Worth the wait: Two-year battle to NFL pays off for Smith
College Contributor Network
Jacquies Smith stands on the track of the State University of New York-Cortland campus after a long days practice at the New York Jets training camp.
The year is 2013 and despite being almost a year out of college, Smith is still in the mix to earn a spot on the team's roster. Smith stands by himself, waiting for the lone reporter who requested him for an interview while his teammates walk by to fulfill theirs. He's the only practice squad player asked for and the only one without a crowd of reporters around him, making him look like the odd man out. Yet he comes off as happy. Happy to be a part of it all. Happy to be in the mix for an NFL job. Happy to have a chance.
A chance. That's all some players need to prove they belong in the NFL. For Smith that chance wouldn't end up coming with the Jets. It wouldn't come for another year.
Smith, at the University of Missouri had a successful college career, drawing all-Big 12 honors during his career despite playing alongside numerous players who were drafted to the NFL. Unlike many of his teammates, Smith never heard his name called and had to try and make the pros as an undrafted free agent, a task easier said than done.
The defensive lineman bounced around three different teams practice squads and even have a three-month stint in the CFL before finally getting his shot with the Tampa Bay Buccaneers this past season.
"All the time waiting to make some plays, that's why you play football for," Smith said. "I think that every football player who plays and wants to make plays, and ultimately they do, but you don't get to there without showing what you can do. I spent two years waiting for that so when I got the opportunity I definitely wanted to make the most of it."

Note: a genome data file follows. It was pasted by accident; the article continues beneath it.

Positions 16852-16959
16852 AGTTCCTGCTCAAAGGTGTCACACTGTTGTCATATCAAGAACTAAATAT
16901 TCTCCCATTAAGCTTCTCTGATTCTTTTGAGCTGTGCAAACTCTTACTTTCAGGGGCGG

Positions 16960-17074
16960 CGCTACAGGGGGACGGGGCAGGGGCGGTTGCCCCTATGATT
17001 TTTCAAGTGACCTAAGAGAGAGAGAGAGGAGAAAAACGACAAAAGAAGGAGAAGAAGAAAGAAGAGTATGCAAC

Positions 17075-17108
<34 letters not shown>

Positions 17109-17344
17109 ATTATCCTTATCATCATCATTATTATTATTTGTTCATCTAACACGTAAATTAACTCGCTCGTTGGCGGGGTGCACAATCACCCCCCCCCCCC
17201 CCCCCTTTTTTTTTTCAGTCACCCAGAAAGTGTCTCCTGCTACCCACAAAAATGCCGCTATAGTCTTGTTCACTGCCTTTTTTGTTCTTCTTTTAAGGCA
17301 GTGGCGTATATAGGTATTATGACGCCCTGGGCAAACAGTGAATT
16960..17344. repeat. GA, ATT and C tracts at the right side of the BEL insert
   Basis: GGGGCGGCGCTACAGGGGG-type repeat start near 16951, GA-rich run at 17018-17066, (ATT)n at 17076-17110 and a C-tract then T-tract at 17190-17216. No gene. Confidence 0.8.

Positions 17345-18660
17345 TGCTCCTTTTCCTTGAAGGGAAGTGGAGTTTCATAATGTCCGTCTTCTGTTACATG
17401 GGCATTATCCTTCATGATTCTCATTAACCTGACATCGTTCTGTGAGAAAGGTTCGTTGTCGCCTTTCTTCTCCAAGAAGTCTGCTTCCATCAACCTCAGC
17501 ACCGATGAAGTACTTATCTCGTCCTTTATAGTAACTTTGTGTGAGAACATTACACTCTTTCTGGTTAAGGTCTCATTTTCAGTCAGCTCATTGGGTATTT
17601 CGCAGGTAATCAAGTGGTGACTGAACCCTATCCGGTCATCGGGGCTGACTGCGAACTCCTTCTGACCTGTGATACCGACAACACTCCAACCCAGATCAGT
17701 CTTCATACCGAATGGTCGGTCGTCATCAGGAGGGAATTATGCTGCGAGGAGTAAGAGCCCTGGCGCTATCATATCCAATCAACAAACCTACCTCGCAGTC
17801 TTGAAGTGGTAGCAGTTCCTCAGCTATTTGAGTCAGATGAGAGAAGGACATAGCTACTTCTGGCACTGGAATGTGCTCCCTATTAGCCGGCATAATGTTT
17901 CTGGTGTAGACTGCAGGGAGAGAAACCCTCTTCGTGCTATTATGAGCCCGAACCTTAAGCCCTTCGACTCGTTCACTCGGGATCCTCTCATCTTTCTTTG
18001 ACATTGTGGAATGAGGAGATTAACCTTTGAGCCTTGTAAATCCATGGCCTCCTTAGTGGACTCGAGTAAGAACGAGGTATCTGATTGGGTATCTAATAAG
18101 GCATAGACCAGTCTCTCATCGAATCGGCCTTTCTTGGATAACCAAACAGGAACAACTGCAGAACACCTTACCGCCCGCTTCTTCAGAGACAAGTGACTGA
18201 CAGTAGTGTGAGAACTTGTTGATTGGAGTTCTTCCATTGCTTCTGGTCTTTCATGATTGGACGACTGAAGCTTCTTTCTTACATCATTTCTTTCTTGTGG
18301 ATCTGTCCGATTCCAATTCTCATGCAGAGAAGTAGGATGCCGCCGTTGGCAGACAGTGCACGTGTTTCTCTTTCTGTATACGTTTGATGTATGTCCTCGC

And he did. Quickly.
The Bucs signed Smith before the start of the season shortly after he was waived by the Buffalo Bills. The defensive lineman made an impact immediately. Smith said it took a while for him to get adjusted to head coach Lovie Smith's pass-rush friendly defense but once he did, he showed what he's capable of. Smith started the season as a backup but was starting by season's end.
Brett Sobleski of Bleacher Report considered Smith as one of the best signings of the season, after he finished with 17 tackles, a forced fumble and 6.5 sacks, good for second on the team.
"It took me a little time to get comfortable in the scheme with what these guys have been asking but it's a great system we have and I was able to do what I could do once I got my plays down," Smith said.
For Smith, the Bucs were the fourth stop on his NFL journey. He's played for both the Jets and Dolphins practice squads before getting his chance in Tampa Bay. Smith says he has no regrets about the way his path to the pros went, and thought it was only a matter of time before he would get his shot.
"You know it's a right time right place type of thing," Smith said. "They had a lot of veteran guys that were ahead of me. And the GM and the coach ultimately make the personal decisions. I just do me thing and put my best foot forward and ultimately they make those decisions."
Craig Kuligowski knows a pro when he sees one. In his 19 years as defensive line coach at Missouri, "Coach Kool" as he's known, has built the Tigers into a factory for NFL lineman, coaching the likes of Aldon Smith, Kony Ealy and Sheldon Richardson among others. For Kuligowski, Jacquies Smith was no different. Kool said could tell early on Smith had the tools to play on Sunday. In Kool's eyes it wasn't a knock on Smith's skill set that kept him from getting a shot but merely the depth of talent in the NFL led him to lose out on a roster spot until recently.